When Holmes and Watson arrive they find that the body of Drebber sprawled out on ground with no blunt trauma to Drebber. On the wall written in blood is the word RACHE. Gregson assumes the murderer was going to write out Rachael. Holmes isn’t so sure. I enjoy the subtle competitiveness between Lestrade and Gregson. It is fun to watch. It’s by no means overboard but adds a little dimension to the story. The two only get more agitated as the story goes on and Holmes run circles around them.
Holmes believes otherwise. A gold ring was found at the murder scene which is significant and Holmes knows that the murderer will want it back. Holmes puts an ad in a couple of newspapers saying that a ring has been found and can be retrieved at 221B Baker Street from Dr. Watson. An old lady comes to collect it. It is in fact one of the worse old lady disguises ever seen on BBC television but in some ways that is the charm. Holmes starts pursuing the old lady as she takes a cab. When the cab stops the old woman has disappeared. Holmes deduces that it is an actor who was playing the old woman because the acting was so believable.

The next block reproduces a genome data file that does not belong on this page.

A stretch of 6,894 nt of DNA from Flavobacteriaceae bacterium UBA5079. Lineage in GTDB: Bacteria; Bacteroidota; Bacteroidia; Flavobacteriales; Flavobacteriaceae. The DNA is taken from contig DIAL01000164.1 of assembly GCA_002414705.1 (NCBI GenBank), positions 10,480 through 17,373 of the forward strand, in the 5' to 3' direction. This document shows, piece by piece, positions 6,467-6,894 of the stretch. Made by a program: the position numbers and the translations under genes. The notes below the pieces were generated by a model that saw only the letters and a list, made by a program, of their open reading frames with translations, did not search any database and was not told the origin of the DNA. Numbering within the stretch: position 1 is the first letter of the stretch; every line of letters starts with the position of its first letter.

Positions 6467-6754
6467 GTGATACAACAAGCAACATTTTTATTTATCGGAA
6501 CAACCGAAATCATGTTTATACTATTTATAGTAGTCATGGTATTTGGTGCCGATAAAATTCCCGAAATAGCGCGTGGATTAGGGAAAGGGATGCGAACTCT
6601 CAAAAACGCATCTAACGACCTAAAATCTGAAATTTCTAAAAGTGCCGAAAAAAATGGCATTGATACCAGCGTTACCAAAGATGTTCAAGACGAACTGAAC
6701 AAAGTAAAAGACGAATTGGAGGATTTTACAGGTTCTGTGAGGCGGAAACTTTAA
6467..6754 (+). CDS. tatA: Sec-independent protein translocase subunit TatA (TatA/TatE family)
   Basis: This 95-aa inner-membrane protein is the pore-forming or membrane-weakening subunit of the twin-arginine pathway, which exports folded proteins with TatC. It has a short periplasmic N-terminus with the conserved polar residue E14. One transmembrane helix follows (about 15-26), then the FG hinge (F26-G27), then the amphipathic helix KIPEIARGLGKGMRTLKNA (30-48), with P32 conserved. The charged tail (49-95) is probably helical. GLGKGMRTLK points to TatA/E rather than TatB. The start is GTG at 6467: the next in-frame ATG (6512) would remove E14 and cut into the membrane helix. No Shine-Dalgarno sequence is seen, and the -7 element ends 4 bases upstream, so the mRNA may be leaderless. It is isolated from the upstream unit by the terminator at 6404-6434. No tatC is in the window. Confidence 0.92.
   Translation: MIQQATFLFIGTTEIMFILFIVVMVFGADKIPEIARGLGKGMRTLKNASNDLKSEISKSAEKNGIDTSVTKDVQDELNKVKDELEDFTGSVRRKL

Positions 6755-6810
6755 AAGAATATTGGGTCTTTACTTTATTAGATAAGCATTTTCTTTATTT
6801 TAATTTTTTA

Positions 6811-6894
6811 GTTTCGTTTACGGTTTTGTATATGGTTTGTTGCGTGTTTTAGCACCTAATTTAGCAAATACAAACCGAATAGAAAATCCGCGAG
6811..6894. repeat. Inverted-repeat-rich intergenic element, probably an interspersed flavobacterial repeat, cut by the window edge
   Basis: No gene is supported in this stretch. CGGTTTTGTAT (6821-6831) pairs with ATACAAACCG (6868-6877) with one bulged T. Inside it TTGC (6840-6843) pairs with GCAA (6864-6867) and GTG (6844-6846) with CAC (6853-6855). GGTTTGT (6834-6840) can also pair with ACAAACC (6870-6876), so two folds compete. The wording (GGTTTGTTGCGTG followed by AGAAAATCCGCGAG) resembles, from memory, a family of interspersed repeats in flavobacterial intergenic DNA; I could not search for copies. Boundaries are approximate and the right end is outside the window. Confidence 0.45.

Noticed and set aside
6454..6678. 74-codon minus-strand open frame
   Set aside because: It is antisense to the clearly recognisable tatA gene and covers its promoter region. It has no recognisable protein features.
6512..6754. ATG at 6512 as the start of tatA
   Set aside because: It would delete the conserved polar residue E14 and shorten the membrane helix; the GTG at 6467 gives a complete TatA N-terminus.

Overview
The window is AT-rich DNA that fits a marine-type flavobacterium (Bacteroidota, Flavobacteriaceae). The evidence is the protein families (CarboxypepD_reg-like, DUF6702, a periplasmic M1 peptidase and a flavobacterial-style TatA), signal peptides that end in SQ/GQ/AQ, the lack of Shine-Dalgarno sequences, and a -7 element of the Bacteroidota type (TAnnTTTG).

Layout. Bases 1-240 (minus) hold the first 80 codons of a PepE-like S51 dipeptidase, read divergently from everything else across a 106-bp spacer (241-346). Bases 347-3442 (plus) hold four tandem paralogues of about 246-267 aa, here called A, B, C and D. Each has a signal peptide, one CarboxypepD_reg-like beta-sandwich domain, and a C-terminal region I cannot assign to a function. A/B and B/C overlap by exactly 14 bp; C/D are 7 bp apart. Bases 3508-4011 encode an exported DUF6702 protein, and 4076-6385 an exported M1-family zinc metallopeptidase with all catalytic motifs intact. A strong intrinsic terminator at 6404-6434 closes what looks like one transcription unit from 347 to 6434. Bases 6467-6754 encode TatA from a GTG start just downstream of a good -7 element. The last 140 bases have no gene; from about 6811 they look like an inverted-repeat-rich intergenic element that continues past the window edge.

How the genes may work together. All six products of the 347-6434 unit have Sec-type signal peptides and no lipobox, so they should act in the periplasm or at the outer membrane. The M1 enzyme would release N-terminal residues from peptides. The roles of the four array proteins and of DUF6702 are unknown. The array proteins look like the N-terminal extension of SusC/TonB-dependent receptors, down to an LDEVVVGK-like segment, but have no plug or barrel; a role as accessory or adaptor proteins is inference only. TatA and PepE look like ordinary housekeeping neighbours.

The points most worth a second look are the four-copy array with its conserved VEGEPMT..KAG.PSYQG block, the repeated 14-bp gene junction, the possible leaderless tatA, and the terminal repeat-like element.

Holmes is also getting important news as he received a telegram that gives us the identity of the murderer. Holmes and Watson receive a visit from a beaten down Gregson and Lestrade as their case has fallen apart. Obviously Arthur was not the murderer. They once again need Holmes’ help. Once he finds out that the two officers have found pills in Stangerson’s room, Holmes immediately takes them and begins a series of tests.
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